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What to watch for when Arizona visits Cal on Thursday

Will the Wildcats snap out of their shooting slump?

Arizona v Washington Photo by Alika Jenner/Getty Images

The Arizona Wildcats (16-7, 6-4) will begin the Bay Area road trip Thursday when they will battle the California Golden Bears (10-13, 4-6) in Berkeley.

Tip-off is scheduled for 8:30 p.m. MST on FOX Sports 1.

Here are some things to watch for in Arizona’s first, and only, regular-season matchup with Cal.

Will the Wildcats snap out of their shooting slump?

After Arizona shot a program-worst 25 percent in McKale Center, Nico Mannion said he spoke for the whole team when he said they could spend more time in the gym working on their jumpers.

Turns out they did, assembling groups of four this week to shoot for 40 minutes at a time.

“You really allow them to watch the ball, go in the basket and shoot quality shots and just get their rhythm back,” said coach Sean Miller. “It’s amazing sometimes when you mix that in, how a guy’s confidence can return because we have guys that have certainly gone through that confidence bug. But usually you work your way out.”

Arizona better hope so because it’s shooting 28 percent from 3 over its last five games, clanking all 12 in the second half vs. UCLA.

Here’s a list at some of the ongoing 3-point shooting slumps:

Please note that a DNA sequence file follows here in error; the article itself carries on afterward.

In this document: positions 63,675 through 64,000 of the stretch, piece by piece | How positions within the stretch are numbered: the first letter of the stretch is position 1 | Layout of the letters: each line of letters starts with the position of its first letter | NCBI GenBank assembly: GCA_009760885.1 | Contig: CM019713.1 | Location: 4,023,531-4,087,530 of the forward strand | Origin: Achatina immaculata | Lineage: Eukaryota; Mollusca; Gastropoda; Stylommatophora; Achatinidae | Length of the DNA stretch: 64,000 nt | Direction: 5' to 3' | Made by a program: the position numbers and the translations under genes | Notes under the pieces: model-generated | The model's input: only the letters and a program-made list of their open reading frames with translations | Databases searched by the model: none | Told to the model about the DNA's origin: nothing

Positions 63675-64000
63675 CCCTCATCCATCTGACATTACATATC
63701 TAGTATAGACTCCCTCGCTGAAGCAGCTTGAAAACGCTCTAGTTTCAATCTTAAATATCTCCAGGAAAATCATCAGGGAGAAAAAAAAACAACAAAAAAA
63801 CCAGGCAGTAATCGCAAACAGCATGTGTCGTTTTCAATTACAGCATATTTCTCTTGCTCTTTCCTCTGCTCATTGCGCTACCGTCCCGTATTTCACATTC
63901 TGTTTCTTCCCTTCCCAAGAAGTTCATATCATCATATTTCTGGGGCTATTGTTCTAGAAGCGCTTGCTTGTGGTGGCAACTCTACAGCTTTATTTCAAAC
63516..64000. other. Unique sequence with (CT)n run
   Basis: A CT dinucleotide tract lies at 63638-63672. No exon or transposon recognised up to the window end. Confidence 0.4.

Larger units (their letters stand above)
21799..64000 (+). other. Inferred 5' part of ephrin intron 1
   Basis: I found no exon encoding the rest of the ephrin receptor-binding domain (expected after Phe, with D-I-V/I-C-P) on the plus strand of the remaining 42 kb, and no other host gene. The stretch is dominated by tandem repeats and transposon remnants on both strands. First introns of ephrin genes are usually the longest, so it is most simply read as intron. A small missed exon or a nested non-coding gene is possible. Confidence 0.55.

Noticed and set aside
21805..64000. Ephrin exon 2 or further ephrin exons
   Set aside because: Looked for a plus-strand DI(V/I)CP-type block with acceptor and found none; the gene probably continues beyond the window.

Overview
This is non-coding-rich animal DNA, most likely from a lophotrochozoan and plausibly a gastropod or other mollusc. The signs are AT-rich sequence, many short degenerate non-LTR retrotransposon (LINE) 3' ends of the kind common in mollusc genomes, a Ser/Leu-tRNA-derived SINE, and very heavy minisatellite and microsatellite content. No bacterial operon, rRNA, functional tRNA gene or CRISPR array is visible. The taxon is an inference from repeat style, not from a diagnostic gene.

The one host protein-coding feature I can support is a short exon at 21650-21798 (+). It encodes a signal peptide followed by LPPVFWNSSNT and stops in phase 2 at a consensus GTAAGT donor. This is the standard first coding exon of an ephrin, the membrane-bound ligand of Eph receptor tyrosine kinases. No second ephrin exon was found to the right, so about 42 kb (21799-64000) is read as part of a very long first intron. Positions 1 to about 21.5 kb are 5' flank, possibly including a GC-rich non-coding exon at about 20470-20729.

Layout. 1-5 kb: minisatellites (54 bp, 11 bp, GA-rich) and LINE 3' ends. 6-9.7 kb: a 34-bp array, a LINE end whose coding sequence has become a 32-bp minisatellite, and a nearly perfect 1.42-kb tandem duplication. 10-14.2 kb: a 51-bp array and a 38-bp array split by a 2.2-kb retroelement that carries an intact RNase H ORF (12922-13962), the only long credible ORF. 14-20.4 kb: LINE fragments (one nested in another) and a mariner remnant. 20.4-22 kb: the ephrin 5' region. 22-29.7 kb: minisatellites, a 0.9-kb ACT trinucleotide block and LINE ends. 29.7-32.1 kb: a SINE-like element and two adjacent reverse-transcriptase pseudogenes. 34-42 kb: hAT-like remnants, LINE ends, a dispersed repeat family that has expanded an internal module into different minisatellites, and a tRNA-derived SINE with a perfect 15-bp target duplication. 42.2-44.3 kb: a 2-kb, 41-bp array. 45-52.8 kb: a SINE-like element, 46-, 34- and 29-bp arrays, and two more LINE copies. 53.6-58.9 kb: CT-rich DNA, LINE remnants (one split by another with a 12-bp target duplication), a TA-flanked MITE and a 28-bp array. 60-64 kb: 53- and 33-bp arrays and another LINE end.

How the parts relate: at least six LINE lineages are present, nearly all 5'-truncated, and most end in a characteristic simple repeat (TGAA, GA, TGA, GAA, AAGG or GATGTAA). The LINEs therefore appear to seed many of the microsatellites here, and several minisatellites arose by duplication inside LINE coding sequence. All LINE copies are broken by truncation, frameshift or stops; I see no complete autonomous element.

• Dylan Smith: 1 for his last 18
  • Josh Green: 4 for his last 17
  • Nico Mannion: 4 for his last 16
  • Max Hazzard: 2 for his last 7

The cause?

“Some of it is shot selection, some of it is who’s taking the shot, some of it is confidence, some of it is probably just execution,” Miller said. “but there’s always those shots where you say, ‘can’t get a better one than that’ and it didn’t go in.”

Cal is having the same problem, shooting just 30 percent from 3 in conference play, though they don’t take many. The Bears have only hoisted 335 3-pointers in their first season under coach Mark Fox, the fourth-fewest in the country.

“Fox has yet to show that he can adapt to the modern game and coach an above-average offense,” our friends from California Golden Blogs told us. “(Cal will) be a very good defense team going forward, but the offense still is an old school inside-out offense that doesn’t use the strength of the current players.”

Can Arizona control the pace?